Although simply a movie more for amusement than logic, it's sometimes hard accepting the Dietrich character being so naive. It's a wonder she wasn't arrested for taking the infant without learning the circumstances of its abandonment. Possibly the screenplay should have gone through the cliché channels of having her suddenly acquiring the infant from a recently deceased relative or close friend of the theater. Either way would have proved more acceptable for the viewer. Though Dietrich had already played a mother earlier in BLONDE VENUS (Paramount, 1932), parenting was nothing new to her at this point. Her Elizabeth Madden, portrayed as a little eccentric and at one point advised to see a psychiatrist, may be a little out of her character range, though being a musical comedy star fits Dietrich to perfection. Similar circumstances for a woman like Dietrich being past 40 would have been better suited for an actress in the younger age range as Lana Turner or a Rita Hayworth. Dietrich's stubbornness and fiery temper, however, comes as a reminder of Mexican spitfire Lupe Velez. She gets some laughs in her favor as being one with a reputation for wearing screwy hats, though she's a fashion model here through her assortment of fur coats and jewelry.
Taken from an original story by John Edward Grant, areas of THE LADY IS WILLING seems to have been inspired by the witty comedy of BACHELOR MOTHER (RKO Radio, 1939) starring Ginger Rogers as a department store worker who takes in a baby found on a doorstep. With BACHELOR MOTHER being straightforward comedy, THE LADY IS WILLING is a mild blend of comedy-drama. Though the comedy angle is much more preferable, the dramatic portion is fortunately handled well without becoming disastrous. Two staged interludes to a song, "I Find Love" (by Jack King and Gordon Clifford) sung by Dietrich, are showcased, with Roger Clark acting as her dancing partner. Others members of the cast include: Marietta Canty (Mary Lou, the maid); Ruth Ford (Myrtle Gusselman, a Swedish maid actually from the Bronx); Eddie Acuff (Officer Murphy); Harry Shannon (Detective Sergeant Barnes); and Harvey Stephens (Doctor Golding). Though some sources credit Sterling Holloway in the movie as Arthur Miggle, his scenes are not visible in the final print.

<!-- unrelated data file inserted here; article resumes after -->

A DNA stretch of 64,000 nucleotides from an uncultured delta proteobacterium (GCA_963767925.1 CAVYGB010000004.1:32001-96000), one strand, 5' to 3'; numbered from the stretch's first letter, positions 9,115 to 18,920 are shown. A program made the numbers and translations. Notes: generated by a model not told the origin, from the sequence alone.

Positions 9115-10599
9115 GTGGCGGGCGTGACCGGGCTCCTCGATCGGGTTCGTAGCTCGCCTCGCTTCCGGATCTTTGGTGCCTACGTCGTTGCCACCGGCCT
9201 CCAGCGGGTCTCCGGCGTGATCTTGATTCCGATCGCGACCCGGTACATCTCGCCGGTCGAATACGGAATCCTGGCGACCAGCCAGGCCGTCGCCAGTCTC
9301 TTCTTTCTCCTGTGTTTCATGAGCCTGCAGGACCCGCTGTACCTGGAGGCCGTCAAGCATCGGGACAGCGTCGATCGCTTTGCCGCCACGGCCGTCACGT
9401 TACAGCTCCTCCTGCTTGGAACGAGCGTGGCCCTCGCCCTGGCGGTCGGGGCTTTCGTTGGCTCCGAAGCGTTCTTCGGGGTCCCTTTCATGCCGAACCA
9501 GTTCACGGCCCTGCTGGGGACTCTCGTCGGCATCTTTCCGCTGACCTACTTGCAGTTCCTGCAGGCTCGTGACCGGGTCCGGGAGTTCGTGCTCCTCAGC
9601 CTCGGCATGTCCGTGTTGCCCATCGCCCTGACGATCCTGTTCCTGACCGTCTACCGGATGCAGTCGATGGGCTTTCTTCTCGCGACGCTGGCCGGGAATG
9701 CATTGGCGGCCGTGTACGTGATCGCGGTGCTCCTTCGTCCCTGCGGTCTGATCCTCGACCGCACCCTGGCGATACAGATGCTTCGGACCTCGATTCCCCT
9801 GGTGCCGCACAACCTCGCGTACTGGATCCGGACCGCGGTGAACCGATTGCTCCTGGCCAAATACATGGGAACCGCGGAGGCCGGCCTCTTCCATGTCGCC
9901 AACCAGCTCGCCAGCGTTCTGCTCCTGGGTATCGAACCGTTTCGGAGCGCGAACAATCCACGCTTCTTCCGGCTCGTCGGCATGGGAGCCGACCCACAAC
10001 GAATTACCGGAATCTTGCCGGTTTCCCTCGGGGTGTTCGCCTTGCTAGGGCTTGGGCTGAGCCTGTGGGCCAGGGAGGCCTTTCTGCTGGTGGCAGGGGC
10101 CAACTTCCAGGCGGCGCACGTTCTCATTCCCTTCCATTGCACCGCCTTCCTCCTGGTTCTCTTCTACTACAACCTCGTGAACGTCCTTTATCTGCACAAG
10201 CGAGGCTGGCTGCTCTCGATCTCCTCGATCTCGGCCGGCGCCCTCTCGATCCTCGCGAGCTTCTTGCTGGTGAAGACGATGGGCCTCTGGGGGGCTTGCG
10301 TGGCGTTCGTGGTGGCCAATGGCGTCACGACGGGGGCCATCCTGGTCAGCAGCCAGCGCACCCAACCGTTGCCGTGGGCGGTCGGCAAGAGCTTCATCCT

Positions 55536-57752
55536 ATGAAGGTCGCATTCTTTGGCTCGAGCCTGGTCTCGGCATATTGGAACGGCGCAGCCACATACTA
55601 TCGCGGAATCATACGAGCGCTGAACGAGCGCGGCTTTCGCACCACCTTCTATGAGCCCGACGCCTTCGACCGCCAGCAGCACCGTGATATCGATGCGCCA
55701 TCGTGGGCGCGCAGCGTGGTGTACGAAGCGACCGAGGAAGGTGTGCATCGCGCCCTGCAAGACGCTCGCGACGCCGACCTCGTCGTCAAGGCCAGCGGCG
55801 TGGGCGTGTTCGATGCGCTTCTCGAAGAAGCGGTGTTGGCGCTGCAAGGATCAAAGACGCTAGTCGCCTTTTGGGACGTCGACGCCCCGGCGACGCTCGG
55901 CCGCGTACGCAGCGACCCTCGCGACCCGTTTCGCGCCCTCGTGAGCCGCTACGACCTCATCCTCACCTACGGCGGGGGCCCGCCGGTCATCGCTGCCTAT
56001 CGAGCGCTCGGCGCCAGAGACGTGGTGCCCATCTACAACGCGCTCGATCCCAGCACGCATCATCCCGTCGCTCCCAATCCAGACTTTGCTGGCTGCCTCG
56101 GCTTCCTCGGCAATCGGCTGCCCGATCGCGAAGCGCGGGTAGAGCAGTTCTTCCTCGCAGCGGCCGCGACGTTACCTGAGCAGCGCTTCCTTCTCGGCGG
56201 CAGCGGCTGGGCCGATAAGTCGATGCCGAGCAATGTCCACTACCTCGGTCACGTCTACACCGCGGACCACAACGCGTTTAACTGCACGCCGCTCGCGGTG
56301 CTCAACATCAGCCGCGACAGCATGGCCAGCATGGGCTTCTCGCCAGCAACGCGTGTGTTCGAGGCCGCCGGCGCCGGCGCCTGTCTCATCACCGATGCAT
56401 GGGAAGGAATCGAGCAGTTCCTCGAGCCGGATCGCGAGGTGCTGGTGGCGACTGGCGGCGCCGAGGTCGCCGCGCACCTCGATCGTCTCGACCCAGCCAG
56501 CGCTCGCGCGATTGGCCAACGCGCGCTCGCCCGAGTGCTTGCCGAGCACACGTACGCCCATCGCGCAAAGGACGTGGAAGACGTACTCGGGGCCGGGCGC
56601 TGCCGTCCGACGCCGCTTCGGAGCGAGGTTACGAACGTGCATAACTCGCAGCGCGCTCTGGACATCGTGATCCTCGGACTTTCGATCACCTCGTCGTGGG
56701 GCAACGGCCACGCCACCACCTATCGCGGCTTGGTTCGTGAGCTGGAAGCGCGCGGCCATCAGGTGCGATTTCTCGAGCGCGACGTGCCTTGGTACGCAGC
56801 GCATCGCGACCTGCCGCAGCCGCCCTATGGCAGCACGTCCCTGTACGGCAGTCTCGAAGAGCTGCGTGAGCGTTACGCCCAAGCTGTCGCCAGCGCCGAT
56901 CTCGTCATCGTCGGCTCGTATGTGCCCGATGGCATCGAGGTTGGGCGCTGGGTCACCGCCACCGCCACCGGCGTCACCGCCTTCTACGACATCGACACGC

Distributed to home video in 1994, THE LADY IS WILLING has turned up occasionally on TV Turner Classic Movies cable channel since August 9, 2008. Though an unlikely pair, the contrasting screen personalities of Dietrich and MacMurray do compliment each other, surely making this overlooked comedy, whenever shown on TV, a pleasing 90 minute experience for any classic movie lover. (***)